Tag Archives: Poynter

Journalism’s great experiment

3 Apr

By: Gabriela Gonzalez

“Journalism is not dying, it is just changing,” is what all of my first-year professors told us in J-school.

Advertisements’ cause of death: Yahoo and Craigslist. Newspapers’ cause of death: the Internet.

This is not a new topic.

It is official: Open newsrooms are having conversations with their readers and using social media to obtain feedback and information. Those who stick to traditional journalism shield themselves saying their type of journalism is more analytical and in-depth.

Clay Shirky said, “Journalism has remained so unchanged … that journalists didn’t feel they had to change. As such, there was a general skepticism of online sources. Leads can be found everywhere now, from places you’d never deem credible in the past. Amateur blogs, for one … But, five years ago, if you said you were citing a stranger on the Internet you’d [probably] get yelled at by an editor.”

If it was wrong before, what makes it right now?

Shirky also adds that by linking and becoming more innovative in journalism, newspapers can avoid plagiarism. This is an argument all on its own. Is aggregation plagiarism?

Of course, the media that opts to go digital faces its own challenges such as no or reduced revenue.

Newspapers went steady and even had their readership explode in the 1830s, he said. Part of the reason why newspapers were successful was because there was a scarcity of news. There was only a couple of selected places to get your information. Now, that scarcity of news is gone. Competition has intensified.

Shirky argues the newspaper and print media needs “radical reinvention.”

Julie Moos of the Poynter Institute writes, ““The monopoly era of factory-produced, one-way, institutional journalism has ended.”

Today, what exists is a “democracy of distribution.” Anyone who had Internet can publish or access any information available.

Journalism is not dying, however. “Many students are still choosing to enter journalism programs,” Eunice Chan said.

According to Ernie Sotomayor, careers director at Columbia University graduate school of journalism, the number of applicants to journalism schools is increasing.

What appeals to students even more now is the fact that with the Internet their work is received by a larger audience.

Mathew Ingram writes that people are still looking for journalists who can break down and make sense of what is out there. The readers need someone who can breakdown data and analyze it.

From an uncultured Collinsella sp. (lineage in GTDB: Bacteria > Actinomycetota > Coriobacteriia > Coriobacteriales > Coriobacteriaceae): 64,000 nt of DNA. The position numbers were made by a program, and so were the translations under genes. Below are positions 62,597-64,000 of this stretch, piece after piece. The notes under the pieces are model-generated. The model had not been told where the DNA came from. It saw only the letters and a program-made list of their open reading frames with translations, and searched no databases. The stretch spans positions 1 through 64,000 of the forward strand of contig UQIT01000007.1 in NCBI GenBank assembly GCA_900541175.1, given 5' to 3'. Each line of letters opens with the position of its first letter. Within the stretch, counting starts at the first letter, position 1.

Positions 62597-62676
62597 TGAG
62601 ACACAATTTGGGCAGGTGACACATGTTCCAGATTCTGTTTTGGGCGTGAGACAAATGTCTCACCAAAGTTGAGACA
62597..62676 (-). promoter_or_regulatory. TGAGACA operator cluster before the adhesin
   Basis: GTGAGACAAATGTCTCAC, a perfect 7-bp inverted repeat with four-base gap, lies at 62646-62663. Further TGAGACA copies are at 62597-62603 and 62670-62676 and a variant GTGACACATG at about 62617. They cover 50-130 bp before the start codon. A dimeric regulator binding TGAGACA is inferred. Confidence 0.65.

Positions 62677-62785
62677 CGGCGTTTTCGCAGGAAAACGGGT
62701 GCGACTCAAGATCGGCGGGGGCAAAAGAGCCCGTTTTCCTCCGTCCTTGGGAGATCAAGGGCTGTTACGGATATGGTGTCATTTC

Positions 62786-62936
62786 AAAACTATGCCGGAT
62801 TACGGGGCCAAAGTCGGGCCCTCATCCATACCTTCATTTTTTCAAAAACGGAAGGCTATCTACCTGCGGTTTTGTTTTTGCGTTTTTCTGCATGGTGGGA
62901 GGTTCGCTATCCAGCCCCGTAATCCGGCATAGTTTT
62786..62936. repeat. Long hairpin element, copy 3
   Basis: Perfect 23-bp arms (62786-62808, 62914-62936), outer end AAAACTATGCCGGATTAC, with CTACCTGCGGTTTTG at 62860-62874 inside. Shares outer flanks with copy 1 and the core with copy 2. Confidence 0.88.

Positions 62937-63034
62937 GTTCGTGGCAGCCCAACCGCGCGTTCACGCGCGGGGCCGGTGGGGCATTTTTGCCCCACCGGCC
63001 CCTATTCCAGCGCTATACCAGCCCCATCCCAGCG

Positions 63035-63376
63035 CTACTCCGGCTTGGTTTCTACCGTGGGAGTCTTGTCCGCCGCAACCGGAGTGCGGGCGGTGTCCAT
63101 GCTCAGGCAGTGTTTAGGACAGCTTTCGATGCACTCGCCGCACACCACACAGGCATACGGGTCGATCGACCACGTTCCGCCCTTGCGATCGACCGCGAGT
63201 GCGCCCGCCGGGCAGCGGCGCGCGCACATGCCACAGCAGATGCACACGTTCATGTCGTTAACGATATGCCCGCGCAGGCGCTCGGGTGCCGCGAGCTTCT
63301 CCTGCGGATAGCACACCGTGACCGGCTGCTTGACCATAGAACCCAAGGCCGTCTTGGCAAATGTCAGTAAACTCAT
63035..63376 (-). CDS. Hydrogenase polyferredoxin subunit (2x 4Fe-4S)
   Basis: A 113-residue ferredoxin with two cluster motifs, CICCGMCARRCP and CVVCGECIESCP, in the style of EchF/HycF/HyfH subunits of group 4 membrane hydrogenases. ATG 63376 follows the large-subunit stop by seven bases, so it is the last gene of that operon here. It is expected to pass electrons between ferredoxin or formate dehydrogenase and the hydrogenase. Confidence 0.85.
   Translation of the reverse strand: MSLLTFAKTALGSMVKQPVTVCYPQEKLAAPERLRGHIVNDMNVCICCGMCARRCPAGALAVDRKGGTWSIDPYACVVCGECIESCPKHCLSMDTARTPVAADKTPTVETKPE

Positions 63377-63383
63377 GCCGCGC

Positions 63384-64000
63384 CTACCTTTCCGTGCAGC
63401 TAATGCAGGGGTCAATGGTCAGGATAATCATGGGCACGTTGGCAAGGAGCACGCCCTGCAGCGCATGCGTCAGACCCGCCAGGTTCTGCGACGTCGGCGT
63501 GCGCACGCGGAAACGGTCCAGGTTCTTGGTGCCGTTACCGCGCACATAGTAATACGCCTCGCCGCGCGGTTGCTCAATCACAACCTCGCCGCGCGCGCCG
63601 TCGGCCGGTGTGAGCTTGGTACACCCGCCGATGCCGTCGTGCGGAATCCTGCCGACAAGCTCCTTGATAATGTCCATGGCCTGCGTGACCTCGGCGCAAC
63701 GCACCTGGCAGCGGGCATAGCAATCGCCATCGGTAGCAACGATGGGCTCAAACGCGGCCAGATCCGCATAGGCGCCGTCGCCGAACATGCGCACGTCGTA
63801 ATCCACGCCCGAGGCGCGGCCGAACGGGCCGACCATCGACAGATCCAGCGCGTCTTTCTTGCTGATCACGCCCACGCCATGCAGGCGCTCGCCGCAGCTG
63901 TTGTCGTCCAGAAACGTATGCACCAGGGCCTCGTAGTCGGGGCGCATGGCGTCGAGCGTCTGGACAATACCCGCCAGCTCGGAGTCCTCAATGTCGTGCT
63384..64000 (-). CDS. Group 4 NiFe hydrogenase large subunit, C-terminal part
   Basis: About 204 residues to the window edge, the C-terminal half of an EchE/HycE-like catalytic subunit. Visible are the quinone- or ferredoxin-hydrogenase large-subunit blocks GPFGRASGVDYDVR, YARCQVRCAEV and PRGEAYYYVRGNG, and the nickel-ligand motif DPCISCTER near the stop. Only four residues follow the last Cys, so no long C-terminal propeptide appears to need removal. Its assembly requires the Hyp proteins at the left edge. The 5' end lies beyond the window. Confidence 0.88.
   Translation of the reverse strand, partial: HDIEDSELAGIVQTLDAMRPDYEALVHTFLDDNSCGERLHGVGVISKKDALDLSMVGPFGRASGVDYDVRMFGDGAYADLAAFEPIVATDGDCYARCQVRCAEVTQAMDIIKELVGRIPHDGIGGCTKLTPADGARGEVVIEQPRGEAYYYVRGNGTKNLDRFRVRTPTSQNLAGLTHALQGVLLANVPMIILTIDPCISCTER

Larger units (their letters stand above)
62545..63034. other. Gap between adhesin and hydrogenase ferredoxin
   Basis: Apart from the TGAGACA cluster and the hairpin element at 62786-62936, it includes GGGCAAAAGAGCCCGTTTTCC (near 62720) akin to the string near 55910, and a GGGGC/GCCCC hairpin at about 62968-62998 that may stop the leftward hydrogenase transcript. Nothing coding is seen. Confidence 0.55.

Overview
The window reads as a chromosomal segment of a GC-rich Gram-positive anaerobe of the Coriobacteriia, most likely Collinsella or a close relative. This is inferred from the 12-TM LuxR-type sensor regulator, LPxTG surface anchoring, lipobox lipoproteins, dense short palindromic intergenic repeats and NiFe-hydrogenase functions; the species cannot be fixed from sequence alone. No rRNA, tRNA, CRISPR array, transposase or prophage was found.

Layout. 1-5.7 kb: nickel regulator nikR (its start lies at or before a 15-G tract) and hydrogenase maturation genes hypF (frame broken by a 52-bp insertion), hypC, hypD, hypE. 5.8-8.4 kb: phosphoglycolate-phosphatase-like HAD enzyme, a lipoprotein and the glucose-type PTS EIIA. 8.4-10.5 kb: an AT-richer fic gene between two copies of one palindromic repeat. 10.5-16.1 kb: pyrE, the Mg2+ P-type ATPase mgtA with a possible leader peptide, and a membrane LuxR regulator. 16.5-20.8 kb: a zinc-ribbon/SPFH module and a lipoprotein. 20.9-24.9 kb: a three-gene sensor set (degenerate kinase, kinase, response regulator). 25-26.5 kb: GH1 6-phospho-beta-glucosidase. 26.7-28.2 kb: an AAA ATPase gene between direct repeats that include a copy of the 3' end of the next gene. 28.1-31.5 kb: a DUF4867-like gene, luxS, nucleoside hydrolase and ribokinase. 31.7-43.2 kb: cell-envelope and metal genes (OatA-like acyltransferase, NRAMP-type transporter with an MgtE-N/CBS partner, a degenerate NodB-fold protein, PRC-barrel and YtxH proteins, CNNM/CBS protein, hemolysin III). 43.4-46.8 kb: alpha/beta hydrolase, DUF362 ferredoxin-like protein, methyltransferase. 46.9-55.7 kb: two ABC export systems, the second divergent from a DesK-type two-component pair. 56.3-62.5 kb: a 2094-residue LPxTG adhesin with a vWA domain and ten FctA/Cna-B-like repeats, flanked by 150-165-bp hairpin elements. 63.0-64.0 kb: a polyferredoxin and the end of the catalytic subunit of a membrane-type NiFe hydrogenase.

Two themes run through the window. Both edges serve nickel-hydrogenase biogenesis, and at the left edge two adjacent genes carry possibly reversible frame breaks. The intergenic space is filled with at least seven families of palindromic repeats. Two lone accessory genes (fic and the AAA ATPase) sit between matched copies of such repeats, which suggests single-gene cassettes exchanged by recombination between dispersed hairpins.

Even if journalism is alive and well, and it is just going through a period of experimentation, journalists must change with it to keep it alive and competitive.

Steve Myers said: “We know we should broaden our network of sources, but we stick to official ones. We know we can connect with the community through social media, but we haven’t signed in to Twitter in months. We know we should think Web-first, but our days are still built around the daily deadline.”

Not only does the journalist have to adapt to new technology and media platforms, but he or she must work on adding value to the craft.

Richard Koci Hernandez, a photographer at the Mercury News, said, “”Right now there’s a huge appetite for multitalented journalists. You have to bring something else to the table.”

In journalism today, you need to show that you can bring value to your work. If you can do multimedia, you’ll have a job. One needs to separate oneself from the average blogger out there.

Gina Masullo Chen said: “Challenge away. We’re fighting for our lives here as an industry. We can’t afford to do anything that doesn’t add value, and figuring out what adds value must be tied to the reader…We must listen to our readers.”

She writes about journalists saying, “I think part of the reason is we assume readers don’t really know what they want or we think what they want isn’t good for them.  That paternalistic model, frankly, hasn’t been working for decades.”

I think it is tough to balance listening to the reader, but keeping the quality of your work. She argues that journalists see world affairs and news about the economy as important, but the readership doesn’t care. People, in my opinion and maybe I am thinking like a “paternalistic” journalist here, are shallow. They want shallow and dumb news. People wonder why the U.S. ranks low in knowledge about international affairs and politics in comparison to other countries, and I believe this will get worse as we continue to go for the “listen to the reader” philosophy.

Maybe the “feed the reader” system hasn’t been working for decades, but I can tell you that through traditional media we had a much more educated public back then than we do now.